4 Claims, 18 Drawing Figures PAIENIEO 3, 863 .303
sum 2 or 4 1 CONNECTOR BUCKLE CROSS REFERENCE TO RELATED APPLICATIONS This application relates generally to application Ser. No. 414,192, filed Nov. 9, I973, to Daniel Armstrong, entitled, Child Safety Seat."
BACKGROUND OF THE INVENTION This invention generally relates to a buckle which is permanently yet adjustably connected to seat belt webbing for connection to other seat belt webbing.
When child safety seats are positioned on a seat of a vehicle, it is necessary to anchor them in place. Application Ser. No. 4l4,l92, supra, discusses the advantages of having a plastic molded seat supported by a tubular frame, and having auxiliary straps to anchor the supporting tubular frame to the vehicle seat belt.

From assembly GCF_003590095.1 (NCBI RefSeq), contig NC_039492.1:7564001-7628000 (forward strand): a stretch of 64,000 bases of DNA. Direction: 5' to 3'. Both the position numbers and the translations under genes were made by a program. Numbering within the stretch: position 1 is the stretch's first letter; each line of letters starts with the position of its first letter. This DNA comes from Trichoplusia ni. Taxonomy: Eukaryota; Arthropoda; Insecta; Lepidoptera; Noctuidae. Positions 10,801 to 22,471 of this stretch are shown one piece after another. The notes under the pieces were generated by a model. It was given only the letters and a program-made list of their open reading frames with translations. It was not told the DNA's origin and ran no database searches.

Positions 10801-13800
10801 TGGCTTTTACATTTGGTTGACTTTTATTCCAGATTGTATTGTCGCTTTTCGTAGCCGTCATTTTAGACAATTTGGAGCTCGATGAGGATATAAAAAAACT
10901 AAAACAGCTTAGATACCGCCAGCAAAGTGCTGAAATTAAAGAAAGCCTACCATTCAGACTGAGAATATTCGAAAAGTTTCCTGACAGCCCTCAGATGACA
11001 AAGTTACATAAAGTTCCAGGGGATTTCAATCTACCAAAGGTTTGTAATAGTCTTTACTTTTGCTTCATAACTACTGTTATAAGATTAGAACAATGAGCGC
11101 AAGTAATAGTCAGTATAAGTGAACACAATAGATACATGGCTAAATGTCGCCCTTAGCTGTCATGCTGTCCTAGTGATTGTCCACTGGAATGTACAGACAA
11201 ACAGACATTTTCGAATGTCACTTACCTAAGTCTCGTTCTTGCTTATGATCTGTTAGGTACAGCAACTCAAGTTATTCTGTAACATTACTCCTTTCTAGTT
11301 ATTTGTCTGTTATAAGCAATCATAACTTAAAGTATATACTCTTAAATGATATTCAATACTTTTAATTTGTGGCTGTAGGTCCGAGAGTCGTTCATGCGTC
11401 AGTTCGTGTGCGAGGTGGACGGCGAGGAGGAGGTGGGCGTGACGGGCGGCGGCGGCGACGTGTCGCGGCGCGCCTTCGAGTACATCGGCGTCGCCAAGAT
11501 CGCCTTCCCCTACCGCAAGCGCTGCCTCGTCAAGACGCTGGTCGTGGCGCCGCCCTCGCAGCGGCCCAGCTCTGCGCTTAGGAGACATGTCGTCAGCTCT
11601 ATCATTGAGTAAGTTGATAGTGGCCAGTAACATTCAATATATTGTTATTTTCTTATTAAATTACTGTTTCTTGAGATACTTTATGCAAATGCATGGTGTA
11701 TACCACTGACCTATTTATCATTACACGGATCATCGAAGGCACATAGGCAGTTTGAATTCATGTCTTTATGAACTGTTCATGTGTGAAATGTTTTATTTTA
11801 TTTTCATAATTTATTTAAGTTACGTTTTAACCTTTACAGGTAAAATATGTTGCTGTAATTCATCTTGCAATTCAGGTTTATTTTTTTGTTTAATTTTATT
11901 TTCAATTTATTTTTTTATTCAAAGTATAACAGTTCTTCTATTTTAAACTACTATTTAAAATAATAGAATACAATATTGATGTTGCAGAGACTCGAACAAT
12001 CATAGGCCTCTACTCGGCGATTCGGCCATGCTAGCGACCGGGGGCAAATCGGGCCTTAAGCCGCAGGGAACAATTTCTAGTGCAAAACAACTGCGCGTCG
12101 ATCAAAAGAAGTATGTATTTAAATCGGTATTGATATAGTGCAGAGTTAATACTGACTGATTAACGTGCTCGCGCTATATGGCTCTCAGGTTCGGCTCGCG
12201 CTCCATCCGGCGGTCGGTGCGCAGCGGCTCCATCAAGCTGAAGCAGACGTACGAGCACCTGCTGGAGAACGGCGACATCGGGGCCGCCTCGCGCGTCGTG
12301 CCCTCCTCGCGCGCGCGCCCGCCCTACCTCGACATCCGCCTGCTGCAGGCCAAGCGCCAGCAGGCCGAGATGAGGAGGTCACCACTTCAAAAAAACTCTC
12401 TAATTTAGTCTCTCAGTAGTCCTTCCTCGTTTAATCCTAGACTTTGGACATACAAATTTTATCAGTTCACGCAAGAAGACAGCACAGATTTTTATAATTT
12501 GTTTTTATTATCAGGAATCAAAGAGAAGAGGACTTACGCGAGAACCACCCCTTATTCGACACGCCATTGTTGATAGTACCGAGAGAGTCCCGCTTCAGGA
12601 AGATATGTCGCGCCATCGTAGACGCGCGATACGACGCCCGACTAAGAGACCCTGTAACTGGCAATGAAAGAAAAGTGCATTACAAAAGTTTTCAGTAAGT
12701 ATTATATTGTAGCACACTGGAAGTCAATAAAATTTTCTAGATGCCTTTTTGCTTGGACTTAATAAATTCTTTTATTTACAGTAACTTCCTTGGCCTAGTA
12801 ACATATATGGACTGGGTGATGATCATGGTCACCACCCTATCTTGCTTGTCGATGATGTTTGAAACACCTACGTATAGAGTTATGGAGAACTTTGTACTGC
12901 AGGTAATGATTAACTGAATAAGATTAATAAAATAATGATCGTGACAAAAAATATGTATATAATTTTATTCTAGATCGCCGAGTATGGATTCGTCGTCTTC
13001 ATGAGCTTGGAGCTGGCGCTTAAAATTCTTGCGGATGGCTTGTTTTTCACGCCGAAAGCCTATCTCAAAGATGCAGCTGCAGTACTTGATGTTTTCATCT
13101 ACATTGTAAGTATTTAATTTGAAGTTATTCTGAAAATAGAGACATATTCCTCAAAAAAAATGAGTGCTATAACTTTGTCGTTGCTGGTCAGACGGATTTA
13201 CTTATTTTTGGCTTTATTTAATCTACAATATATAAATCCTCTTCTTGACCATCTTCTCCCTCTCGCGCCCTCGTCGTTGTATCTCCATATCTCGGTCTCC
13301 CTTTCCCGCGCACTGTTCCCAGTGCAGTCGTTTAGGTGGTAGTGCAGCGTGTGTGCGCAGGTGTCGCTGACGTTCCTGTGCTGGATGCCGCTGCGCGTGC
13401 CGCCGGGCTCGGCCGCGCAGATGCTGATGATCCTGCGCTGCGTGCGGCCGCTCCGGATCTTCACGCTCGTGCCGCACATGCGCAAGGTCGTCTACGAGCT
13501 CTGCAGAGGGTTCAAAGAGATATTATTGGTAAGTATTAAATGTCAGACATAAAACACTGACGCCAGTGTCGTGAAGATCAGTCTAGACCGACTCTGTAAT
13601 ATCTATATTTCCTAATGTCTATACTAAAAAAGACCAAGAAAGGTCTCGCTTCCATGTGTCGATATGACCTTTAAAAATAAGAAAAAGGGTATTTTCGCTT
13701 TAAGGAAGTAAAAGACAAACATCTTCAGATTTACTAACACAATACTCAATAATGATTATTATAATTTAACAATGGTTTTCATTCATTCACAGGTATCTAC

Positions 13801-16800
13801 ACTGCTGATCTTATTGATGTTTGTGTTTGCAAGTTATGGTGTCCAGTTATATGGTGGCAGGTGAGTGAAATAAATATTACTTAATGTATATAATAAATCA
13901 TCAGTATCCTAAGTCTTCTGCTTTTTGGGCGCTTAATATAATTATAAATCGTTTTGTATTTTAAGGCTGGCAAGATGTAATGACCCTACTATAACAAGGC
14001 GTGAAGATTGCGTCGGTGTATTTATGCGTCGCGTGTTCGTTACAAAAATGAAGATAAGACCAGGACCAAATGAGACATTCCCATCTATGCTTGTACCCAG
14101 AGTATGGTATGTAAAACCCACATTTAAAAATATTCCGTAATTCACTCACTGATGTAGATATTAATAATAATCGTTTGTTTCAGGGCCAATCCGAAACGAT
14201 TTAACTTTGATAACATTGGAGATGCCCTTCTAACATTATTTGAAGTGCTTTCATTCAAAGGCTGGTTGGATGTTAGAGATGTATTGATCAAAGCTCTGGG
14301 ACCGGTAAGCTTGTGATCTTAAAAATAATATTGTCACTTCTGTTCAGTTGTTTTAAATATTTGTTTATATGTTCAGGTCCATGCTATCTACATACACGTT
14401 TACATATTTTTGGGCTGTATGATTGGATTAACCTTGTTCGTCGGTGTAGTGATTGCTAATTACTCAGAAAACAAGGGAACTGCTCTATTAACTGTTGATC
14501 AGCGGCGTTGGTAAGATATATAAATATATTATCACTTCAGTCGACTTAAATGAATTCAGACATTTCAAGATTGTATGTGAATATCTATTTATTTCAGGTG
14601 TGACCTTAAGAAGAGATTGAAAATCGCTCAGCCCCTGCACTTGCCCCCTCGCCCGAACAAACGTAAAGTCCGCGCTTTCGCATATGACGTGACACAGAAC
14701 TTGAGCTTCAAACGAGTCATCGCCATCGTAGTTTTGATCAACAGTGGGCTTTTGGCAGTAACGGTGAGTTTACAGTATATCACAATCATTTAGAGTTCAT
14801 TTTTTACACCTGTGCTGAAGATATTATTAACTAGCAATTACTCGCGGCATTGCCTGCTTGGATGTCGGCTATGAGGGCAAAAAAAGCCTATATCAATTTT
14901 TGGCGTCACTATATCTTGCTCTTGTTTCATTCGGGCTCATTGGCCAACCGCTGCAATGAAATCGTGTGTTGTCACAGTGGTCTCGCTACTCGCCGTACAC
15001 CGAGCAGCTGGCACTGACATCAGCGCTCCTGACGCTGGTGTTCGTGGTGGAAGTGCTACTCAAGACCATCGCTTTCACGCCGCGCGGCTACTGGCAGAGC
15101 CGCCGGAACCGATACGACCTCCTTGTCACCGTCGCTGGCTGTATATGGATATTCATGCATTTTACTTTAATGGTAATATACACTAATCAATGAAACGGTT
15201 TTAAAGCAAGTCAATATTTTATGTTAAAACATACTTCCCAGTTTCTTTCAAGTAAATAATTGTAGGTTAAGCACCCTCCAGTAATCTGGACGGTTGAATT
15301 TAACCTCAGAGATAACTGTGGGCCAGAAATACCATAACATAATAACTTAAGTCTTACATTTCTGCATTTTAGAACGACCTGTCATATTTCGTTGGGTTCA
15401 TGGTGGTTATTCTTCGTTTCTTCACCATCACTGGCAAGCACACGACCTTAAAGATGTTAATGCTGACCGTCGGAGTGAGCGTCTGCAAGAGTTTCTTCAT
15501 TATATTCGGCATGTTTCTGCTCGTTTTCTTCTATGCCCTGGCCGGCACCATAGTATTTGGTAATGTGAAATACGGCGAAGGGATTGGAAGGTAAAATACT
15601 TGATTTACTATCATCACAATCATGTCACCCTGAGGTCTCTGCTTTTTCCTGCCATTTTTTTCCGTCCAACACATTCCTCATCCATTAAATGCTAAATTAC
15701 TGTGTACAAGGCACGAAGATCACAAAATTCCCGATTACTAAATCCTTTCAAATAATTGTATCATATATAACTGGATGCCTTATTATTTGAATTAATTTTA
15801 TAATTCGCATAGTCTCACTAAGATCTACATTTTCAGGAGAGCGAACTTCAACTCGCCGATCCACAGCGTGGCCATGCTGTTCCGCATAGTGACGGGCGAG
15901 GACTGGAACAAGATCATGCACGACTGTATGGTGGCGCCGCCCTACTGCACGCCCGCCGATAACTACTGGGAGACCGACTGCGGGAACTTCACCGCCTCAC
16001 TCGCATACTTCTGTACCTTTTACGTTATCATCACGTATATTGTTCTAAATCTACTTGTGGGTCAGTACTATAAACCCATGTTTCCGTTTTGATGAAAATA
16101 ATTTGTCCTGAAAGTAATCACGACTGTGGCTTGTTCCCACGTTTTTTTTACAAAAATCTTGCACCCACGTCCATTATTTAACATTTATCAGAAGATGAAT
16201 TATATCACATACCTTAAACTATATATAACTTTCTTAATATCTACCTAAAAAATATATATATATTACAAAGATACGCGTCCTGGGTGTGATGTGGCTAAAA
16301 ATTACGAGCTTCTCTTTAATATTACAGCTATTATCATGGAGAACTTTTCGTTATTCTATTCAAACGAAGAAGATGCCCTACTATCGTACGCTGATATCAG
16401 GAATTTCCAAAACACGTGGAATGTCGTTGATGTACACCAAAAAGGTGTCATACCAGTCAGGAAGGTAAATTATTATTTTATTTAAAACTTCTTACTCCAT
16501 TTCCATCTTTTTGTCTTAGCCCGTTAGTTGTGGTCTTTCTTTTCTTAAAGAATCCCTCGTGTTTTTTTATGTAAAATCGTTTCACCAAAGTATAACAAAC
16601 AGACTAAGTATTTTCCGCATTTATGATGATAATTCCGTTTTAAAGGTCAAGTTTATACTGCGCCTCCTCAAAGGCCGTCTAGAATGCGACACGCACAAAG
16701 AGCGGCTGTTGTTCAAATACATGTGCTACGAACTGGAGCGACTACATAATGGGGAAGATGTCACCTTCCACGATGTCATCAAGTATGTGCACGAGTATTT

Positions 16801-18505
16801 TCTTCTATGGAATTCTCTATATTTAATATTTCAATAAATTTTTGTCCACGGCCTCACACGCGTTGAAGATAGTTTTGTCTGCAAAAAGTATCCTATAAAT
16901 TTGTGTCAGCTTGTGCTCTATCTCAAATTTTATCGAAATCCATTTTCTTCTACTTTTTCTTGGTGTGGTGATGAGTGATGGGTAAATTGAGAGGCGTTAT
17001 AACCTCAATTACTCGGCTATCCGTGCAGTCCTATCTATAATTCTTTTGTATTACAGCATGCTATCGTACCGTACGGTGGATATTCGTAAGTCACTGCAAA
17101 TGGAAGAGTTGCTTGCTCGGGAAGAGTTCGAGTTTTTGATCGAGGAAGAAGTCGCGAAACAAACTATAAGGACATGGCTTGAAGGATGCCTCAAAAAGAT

The prior art teaches differing modes for attaching a child safety seat to the vehicle. Kindelberger US. Pat. No. 2,664,140, dated Dec. 29, 1953, provides a specially designed strap which connects to the child safety seat and which must be separately secured to the floor of the vehicle. The Kindelberger device is also provided with a buckle 27 to adjust a strap attached to part of the seat. Jakob, U.S. Pat. No. 3,709,558, issued Jan. 9, I973, teaches a pair of D-rings on either side of a child safety seat which grip the existing vehicle lap belts to secure the child safety seat. Lucas, US. Pat. No. 3,186,762, dated June l, I965, teaches a mode of attaching the seat belt of a child safety seat to respective vehicle seat belts. Lastly, Cicero, U.S. Pat. No. 3,606,453, dated Sept. 20, 1971, anchors his child safety seat by passing the regular automobile seat belt through slots on either side of the seat. The automobile seat belt is buckled in a normal fashion between the slots and tightened to anchor the child safety seat.